Last week I made a short trip down to SW Michigan, to visit some of our industrial partners, and to pay visits to some old friends and new colleagues. It was my first time in that part of the state and I enjoyed it thoroughly.
Upon arrival in Grand Rapids, I picked up my rental car which turned out to be a new Volvo station wagon, and I got a quick lesson on where things are headed with autonomous vehicles. When I merged onto the highway and turned on the cruise control, I quickly figured out that it had a feature called “adaptive cruise control.” This is where the vehicle measures the distance to the vehicle in front using radar, and adjusts the speed as necessary to maintain a minimum distance between the two, where the safe following distance depends on the speed. I was familiar with this as I had experienced it once in a rental car about a year ago, on vacation in Colorado. At that time, I did not know quite what was happening and actually thought the cruise control was broken as the car kept slowing down on I-70 with lots of traffic. It was only when I got out on a two-lane highway, with just me and the car in front, that I figured out what was going on, and was amazed at how well it worked. On this latest trip, I felt I was already an old pro at adaptive cruise control, but was amazed all over again when I realized the Volvo was driving itself! This is another new feature called “pilot assist” that uses both video cameras and radar sensors to keep the vehicle in the center of the lane. It was kind of spooky at first when I realized that the steering wheel was moving on its own, ever so slightly, but again it was remarkable how well it worked. This was at night, in good weather and on a clear highway with bright white stripes reflecting my headlights, so it was not a challenging control scenario. Even so, I was impressed at how smooth and steady the vehicle was going right down the middle of the lane. I could even take my hands off the wheel entirely! It would issue a little warning after about 15 seconds, and then I would have to put my hands on the wheel again or just tap it gently to keep the system engaged. I guess it just wanted to be reassured that I was still there.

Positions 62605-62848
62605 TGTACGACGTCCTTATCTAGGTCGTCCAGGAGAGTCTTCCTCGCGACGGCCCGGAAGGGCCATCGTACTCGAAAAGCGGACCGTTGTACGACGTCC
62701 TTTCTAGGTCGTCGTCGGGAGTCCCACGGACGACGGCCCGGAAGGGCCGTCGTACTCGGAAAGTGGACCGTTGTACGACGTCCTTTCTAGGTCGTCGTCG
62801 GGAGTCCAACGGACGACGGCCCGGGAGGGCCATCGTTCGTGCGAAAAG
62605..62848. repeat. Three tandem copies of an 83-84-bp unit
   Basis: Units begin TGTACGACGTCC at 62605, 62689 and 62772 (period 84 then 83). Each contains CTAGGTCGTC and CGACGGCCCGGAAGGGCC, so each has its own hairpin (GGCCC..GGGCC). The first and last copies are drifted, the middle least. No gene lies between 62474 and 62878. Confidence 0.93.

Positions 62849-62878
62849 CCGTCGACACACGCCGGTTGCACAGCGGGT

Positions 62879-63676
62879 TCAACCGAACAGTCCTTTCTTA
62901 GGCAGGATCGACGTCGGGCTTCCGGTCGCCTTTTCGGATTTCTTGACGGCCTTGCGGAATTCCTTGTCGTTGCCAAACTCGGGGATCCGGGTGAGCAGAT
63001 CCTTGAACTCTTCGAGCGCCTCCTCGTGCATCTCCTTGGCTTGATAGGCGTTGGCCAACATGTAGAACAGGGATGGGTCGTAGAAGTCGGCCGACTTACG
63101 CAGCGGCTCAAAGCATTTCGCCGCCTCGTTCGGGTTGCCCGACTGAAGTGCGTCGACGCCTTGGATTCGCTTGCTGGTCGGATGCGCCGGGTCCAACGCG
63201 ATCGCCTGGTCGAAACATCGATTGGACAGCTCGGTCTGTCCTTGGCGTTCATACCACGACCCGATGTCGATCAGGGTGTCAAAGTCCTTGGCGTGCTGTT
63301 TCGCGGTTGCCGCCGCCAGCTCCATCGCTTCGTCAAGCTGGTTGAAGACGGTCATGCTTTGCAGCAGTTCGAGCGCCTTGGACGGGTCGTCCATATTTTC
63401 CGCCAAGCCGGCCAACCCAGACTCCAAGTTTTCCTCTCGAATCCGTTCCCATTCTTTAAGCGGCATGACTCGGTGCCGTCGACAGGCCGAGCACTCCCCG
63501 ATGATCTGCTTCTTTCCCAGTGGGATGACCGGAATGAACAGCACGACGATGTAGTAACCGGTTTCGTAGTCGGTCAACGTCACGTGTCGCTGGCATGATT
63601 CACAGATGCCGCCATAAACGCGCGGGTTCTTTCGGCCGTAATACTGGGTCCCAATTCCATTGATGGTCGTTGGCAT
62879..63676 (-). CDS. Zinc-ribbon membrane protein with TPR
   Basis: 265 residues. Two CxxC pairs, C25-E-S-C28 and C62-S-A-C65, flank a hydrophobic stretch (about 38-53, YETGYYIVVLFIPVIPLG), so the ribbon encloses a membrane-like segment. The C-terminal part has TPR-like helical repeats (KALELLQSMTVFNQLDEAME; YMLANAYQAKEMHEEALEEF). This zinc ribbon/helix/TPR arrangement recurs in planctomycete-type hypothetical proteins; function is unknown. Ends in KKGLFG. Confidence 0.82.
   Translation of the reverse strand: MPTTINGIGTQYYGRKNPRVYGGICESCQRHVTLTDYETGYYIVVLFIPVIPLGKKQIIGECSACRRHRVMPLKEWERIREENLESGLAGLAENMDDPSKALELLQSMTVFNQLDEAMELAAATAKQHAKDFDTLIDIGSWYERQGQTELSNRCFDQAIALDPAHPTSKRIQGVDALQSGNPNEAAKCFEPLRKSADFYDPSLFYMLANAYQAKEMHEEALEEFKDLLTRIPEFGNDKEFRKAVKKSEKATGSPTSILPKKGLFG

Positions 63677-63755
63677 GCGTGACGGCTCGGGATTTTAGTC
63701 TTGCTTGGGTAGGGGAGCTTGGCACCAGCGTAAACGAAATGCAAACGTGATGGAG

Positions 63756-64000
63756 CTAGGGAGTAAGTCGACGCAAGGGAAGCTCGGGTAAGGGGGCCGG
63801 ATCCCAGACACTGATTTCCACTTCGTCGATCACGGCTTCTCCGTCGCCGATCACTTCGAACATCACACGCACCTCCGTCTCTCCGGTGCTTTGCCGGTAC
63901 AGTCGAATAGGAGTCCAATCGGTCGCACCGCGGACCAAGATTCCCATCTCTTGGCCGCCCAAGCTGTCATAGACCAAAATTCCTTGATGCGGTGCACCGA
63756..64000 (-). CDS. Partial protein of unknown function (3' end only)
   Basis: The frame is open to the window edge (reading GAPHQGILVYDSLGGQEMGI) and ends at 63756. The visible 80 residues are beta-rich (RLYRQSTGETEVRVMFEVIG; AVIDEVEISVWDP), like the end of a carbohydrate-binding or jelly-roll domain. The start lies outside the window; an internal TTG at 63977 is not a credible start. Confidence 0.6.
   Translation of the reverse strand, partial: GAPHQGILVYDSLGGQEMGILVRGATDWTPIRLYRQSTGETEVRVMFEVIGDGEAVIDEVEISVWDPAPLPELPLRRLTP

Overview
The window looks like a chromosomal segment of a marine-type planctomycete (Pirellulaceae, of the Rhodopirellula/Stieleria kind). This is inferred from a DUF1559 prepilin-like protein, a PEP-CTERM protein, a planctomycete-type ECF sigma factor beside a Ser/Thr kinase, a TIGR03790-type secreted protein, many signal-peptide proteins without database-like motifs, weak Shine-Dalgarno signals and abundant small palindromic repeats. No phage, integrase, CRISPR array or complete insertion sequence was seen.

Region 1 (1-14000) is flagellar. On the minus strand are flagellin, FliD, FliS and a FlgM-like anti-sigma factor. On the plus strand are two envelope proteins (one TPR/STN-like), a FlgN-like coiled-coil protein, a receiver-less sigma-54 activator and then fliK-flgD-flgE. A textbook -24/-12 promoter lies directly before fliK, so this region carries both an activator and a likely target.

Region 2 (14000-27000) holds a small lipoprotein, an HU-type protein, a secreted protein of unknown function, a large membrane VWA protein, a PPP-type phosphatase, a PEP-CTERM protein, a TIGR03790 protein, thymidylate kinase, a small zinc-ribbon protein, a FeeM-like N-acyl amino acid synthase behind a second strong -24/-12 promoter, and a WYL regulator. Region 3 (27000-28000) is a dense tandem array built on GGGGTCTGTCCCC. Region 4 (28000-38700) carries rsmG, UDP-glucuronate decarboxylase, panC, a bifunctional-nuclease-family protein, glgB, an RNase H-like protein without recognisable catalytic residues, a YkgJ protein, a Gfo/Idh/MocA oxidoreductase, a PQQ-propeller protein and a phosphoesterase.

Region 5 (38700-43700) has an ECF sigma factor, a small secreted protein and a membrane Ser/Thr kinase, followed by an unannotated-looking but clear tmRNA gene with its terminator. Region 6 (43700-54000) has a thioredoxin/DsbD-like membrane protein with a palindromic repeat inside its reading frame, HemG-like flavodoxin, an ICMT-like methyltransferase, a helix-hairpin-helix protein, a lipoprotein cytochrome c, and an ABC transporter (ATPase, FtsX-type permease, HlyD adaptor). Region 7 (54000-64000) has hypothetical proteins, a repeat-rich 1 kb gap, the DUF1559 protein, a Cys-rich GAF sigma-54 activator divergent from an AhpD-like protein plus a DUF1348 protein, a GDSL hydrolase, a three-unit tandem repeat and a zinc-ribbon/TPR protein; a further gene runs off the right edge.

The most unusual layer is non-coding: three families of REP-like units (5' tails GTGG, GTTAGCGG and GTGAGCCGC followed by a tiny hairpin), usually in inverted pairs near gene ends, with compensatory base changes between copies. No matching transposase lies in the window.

Adaptive cruise control and pilot assist are examples of what the Society of Automotive Engineers (SAE) calls Level 2 autonomy. They define 6 different levels of autonomy, from 0 to 5, with 0 being no autonomy whatsoever (i.e. old-fashioned human driving) and 5 being total autonomy in all conditions. Level 2 autonomy includes these kinds of driver assist technologies that can partially take over the accelerator, brakes, and steering for relatively simple tasks, with the expectation that the driver is paying attention at all times. I hope that is a realistic expectation. I have to confess, the pilot assist feature really did make it easier for me to eat lunch in the car. We are not close to Level 5 autonomy yet, but auto manufacturers are making progress at a pretty good clip, and there are optimistic projections on when we might see Level 4 cars on the road. A lot of people are pretty nervous about the prospect of autonomous vehicles. My guess is that we will get used to them not all at once, but rather one feature at a time like in my experience with the rental car. It will come with a pull, not a push: drivers will see how easy it is to use the new-fangled technology and how it makes their lives better, and then they will be demanding more and more.